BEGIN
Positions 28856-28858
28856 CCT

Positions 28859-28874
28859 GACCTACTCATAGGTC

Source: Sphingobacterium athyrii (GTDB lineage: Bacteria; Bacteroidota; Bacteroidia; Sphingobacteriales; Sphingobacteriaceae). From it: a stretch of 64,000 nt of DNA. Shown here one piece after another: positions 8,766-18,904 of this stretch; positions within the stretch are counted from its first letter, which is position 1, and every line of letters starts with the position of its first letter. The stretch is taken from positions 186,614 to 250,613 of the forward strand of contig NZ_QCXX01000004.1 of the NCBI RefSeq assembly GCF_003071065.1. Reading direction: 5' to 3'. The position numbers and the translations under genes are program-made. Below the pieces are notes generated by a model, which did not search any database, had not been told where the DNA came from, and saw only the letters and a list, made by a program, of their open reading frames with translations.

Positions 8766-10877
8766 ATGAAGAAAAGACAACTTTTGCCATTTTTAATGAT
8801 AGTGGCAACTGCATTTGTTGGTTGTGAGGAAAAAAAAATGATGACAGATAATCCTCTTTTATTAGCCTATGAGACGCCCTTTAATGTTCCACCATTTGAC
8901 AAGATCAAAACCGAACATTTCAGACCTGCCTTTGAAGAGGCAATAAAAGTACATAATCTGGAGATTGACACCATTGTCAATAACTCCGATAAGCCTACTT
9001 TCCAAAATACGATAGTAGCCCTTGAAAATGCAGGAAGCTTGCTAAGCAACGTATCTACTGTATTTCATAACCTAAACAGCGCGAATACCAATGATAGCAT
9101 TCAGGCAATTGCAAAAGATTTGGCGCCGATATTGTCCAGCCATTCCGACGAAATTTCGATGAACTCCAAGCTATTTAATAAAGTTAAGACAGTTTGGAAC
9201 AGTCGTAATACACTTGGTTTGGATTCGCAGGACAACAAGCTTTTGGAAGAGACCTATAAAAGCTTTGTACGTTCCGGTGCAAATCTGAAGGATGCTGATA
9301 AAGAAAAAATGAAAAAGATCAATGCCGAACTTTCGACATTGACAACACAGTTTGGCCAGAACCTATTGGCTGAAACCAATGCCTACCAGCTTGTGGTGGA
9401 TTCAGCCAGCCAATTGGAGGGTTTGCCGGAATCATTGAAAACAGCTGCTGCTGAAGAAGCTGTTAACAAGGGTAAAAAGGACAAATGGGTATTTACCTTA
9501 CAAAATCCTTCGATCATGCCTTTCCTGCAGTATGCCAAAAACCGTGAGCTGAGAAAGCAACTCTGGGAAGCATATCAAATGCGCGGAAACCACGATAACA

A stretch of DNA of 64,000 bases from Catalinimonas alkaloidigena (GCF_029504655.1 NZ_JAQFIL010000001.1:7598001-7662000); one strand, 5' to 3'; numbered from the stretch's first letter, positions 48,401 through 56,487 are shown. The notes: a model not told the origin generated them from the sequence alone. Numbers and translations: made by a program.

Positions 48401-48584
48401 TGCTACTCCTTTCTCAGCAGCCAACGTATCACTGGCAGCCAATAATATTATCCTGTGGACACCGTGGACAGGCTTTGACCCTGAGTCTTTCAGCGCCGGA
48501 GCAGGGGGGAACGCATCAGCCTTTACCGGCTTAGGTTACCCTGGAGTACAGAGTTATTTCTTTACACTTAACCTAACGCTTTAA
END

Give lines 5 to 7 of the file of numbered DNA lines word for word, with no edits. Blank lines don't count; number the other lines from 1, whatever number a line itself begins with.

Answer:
Source: Sphingobacterium athyrii (GTDB lineage: Bacteria; Bacteroidota; Bacteroidia; Sphingobacteriales; Sphingobacteriaceae). From it: a stretch of 64,000 nt of DNA. Shown here one piece after another: positions 8,766-18,904 of this stretch; positions within the stretch are counted from its first letter, which is position 1, and every line of letters starts with the position of its first letter. The stretch is taken from positions 186,614 to 250,613 of the forward strand of contig NZ_QCXX01000004.1 of the NCBI RefSeq assembly GCF_003071065.1. Reading direction: 5' to 3'. The position numbers and the translations under genes are program-made. Below the pieces are notes generated by a model, which did not search any database, had not been told where the DNA came from, and saw only the letters and a list, made by a program, of their open reading frames with translations.

Positions 8766-10877
8766 ATGAAGAAAAGACAACTTTTGCCATTTTTAATGAT